Armchair with chromed steel frame. Seat and back in hide or pony.

Almost the original reproduction of a wooden model designed at the end of the nineteenth century in Italy and made in England till 1956. This model pointed out its rigorous cubic form.

Goods fully produced in Italy


Le Corbusier's six-decade career reshaped cities from South America to India. He built seventy five buildings in a dozen countries and worked on over four hundred architectural projects. He disseminated his ideas through his almost forty books and hundreds of published essays. This extensive practice, characterized by the "poetic and often provocative interpretation of the technologies and values of the new machine age," as architectural historian Kenneth Frampton puts it, established him as one of the most influential and controversial artists of the 20th century. Many of Le Corbusier's ideas, however, were too utopian to be put in practice, especially the ones reflecting his desire for a somewhat extreme control and order of society.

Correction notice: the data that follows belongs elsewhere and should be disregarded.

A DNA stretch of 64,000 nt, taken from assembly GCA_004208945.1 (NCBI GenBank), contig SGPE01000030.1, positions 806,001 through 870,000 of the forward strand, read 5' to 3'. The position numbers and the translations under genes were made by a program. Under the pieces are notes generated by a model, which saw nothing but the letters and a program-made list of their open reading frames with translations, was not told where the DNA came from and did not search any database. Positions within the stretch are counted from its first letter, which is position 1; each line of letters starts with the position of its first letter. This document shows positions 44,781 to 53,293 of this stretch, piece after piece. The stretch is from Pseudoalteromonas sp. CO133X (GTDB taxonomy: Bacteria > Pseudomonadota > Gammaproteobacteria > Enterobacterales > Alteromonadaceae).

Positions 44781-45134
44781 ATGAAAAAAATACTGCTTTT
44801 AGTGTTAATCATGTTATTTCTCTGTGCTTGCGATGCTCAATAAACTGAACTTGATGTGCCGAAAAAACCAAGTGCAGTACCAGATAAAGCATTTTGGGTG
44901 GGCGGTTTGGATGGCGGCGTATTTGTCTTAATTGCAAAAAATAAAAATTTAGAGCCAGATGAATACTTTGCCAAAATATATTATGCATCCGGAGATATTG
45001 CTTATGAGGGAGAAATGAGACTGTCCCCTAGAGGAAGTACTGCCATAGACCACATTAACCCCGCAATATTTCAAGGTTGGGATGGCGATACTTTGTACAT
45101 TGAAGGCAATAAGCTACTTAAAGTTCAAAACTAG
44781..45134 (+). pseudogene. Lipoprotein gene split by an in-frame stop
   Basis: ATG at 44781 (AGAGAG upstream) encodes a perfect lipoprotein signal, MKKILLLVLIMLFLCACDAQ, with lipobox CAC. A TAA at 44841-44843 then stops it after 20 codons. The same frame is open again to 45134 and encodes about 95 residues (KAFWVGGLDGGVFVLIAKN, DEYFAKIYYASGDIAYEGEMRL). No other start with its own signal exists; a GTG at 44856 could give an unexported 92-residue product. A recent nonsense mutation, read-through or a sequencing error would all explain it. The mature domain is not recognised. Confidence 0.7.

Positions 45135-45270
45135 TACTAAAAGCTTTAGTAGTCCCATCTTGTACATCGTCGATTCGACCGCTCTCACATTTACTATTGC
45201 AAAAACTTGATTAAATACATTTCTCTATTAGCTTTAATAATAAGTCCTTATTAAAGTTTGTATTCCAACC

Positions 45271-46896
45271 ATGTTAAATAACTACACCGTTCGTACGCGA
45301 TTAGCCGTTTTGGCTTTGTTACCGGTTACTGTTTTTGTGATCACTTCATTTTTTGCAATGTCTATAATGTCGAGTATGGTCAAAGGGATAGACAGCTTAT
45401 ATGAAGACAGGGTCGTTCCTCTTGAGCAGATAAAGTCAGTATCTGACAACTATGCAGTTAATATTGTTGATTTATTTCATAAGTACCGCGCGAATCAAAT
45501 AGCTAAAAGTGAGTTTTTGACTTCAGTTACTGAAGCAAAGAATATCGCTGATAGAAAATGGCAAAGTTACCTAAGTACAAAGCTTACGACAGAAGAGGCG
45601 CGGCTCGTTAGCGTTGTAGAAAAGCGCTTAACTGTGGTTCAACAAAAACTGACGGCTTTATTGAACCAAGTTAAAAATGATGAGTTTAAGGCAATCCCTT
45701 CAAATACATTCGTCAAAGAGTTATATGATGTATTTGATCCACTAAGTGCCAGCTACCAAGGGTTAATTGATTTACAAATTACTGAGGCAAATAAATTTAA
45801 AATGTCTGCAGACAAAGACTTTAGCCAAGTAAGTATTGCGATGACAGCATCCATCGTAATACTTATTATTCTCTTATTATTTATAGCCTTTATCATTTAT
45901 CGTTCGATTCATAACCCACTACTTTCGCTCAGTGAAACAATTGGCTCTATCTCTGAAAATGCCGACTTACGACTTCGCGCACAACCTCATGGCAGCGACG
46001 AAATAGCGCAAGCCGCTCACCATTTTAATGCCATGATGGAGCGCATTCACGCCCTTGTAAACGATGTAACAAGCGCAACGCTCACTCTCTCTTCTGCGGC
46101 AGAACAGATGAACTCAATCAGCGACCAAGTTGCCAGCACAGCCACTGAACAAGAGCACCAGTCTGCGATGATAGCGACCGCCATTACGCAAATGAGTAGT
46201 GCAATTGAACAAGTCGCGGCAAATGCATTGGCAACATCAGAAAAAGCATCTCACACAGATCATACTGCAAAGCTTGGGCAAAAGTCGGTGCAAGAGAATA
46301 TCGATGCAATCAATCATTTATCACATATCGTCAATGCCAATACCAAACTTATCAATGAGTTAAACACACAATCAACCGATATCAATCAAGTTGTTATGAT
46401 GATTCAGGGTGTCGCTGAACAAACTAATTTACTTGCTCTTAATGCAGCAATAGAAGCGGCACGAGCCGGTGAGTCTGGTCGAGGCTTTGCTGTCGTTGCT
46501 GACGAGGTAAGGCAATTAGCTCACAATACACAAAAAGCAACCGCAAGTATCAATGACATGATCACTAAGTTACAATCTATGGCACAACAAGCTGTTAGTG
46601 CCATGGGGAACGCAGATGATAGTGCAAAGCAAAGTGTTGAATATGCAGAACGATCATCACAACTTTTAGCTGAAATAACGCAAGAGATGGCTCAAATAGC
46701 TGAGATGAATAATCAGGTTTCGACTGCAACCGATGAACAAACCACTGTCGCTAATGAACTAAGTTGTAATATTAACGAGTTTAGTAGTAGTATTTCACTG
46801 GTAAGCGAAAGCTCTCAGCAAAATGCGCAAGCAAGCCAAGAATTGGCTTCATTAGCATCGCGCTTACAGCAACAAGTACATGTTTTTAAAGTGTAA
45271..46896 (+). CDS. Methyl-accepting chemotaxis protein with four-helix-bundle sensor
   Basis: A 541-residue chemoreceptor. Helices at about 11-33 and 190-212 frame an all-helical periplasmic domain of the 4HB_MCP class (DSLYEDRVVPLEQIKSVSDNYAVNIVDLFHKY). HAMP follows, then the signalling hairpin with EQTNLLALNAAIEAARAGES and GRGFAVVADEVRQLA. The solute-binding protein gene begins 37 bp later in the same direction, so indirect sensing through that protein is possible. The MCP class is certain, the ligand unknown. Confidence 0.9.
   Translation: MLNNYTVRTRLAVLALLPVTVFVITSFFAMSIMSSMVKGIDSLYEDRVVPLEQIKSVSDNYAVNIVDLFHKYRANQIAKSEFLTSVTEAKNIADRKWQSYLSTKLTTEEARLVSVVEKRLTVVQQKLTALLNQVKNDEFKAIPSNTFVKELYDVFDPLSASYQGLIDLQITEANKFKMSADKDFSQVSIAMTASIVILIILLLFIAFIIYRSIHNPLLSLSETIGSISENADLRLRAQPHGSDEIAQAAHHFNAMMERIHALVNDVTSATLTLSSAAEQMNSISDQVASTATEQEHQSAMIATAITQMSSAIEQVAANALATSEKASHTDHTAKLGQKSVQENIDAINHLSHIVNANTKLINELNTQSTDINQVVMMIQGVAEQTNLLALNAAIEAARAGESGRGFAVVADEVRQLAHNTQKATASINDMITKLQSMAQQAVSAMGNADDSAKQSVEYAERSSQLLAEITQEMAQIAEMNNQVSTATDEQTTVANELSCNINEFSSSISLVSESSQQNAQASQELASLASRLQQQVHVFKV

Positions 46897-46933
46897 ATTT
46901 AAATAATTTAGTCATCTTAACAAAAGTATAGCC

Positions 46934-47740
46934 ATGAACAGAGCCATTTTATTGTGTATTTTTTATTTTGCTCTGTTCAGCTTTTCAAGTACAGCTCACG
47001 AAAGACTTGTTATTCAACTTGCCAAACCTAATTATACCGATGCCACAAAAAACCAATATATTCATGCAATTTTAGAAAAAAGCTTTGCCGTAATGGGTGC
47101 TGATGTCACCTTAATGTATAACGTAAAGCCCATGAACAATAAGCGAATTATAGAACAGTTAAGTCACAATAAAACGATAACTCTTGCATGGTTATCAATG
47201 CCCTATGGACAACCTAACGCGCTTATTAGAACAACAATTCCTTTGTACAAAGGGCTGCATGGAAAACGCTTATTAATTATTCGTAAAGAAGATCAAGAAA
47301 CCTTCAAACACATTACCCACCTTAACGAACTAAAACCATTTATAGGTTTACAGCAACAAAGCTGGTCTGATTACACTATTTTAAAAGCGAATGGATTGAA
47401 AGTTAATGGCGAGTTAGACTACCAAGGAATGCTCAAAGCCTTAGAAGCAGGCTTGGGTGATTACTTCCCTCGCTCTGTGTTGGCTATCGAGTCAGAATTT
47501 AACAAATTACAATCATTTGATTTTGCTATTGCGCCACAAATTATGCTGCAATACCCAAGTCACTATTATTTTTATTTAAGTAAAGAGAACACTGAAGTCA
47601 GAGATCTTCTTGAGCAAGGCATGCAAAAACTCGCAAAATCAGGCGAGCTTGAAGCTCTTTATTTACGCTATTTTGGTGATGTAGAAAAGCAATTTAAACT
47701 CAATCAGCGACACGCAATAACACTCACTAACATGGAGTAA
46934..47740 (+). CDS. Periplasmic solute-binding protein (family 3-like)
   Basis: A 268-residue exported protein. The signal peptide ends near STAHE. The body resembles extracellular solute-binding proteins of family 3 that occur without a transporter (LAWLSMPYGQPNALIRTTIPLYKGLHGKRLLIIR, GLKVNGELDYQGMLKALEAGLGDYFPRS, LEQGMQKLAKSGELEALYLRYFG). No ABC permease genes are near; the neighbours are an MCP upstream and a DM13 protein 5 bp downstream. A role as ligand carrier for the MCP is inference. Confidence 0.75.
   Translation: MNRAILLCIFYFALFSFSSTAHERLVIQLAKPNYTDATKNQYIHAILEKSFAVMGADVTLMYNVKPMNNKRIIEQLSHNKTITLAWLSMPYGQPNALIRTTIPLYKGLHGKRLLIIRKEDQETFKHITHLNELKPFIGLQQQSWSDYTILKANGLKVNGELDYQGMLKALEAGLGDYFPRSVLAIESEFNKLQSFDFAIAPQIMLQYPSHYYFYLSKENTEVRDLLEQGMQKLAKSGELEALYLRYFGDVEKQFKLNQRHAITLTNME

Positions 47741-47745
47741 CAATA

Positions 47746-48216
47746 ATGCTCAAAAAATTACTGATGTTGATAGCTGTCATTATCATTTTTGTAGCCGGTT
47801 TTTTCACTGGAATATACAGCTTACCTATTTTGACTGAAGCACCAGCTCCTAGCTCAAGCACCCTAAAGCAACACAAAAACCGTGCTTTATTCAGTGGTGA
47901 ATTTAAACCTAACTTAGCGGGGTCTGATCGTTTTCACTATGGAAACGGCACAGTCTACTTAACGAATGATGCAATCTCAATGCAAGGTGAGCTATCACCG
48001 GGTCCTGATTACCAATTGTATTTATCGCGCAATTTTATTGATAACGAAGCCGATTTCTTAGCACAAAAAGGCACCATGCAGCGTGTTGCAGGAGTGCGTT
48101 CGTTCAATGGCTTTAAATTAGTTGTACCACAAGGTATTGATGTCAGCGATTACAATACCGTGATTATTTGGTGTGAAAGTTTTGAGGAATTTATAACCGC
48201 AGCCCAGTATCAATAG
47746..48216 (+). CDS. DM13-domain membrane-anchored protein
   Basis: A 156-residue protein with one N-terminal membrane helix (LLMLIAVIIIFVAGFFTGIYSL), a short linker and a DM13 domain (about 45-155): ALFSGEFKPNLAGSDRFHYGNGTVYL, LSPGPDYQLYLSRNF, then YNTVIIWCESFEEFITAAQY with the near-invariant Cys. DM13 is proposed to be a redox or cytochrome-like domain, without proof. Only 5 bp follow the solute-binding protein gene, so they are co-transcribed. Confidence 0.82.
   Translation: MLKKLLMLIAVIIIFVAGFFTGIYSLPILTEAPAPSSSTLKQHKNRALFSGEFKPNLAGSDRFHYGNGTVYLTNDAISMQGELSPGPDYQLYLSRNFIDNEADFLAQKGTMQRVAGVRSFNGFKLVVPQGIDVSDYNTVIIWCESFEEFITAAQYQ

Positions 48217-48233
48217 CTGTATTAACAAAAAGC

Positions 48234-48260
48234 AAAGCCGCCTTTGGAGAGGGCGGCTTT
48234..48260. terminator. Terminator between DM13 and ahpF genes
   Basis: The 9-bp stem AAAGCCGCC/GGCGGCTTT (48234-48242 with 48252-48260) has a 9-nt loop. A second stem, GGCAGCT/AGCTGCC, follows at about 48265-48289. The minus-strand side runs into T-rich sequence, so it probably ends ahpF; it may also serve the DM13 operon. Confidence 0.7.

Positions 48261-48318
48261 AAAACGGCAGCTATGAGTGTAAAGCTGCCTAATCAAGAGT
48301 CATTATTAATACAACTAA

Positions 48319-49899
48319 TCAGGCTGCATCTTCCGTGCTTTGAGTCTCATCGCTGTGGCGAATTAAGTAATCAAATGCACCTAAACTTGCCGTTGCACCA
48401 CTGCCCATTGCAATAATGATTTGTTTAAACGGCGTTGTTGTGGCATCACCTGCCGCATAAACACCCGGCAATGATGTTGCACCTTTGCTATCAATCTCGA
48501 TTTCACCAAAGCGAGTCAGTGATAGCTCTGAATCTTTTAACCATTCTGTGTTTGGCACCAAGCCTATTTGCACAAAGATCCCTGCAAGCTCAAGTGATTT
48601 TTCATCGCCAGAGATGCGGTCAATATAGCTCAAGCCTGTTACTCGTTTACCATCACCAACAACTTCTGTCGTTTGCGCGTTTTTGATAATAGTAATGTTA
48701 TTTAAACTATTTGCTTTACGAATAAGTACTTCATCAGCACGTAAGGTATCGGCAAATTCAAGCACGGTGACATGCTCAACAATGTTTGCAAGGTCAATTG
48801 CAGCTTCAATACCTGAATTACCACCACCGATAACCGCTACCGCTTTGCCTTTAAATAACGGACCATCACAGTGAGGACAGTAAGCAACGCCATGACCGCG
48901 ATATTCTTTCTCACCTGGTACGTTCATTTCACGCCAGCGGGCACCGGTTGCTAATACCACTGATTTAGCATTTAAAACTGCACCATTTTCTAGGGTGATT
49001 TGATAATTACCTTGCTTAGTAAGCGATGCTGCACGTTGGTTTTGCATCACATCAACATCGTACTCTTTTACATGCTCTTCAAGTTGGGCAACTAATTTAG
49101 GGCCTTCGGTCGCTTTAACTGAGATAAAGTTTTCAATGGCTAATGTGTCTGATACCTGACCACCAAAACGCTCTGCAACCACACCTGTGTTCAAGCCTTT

Architect, city planner, painter, furniture designer, writer, publisher, and amateur photographer and filmmaker, Le Corbusier introduced unconventional ideas that helped shape modern society. As suggested by Kenneth Frampton "no single scholar has been able to master all the ramifications" of Le Corbusier's creativity, not the least because Le Corbusier's perspectives and interpretations of the world and its interaction with architecture often changed and remain difficult to pin down. Thus his work continues to be studied, criticized, and reinterpreted today, gaining new meanings and influencing generations to come.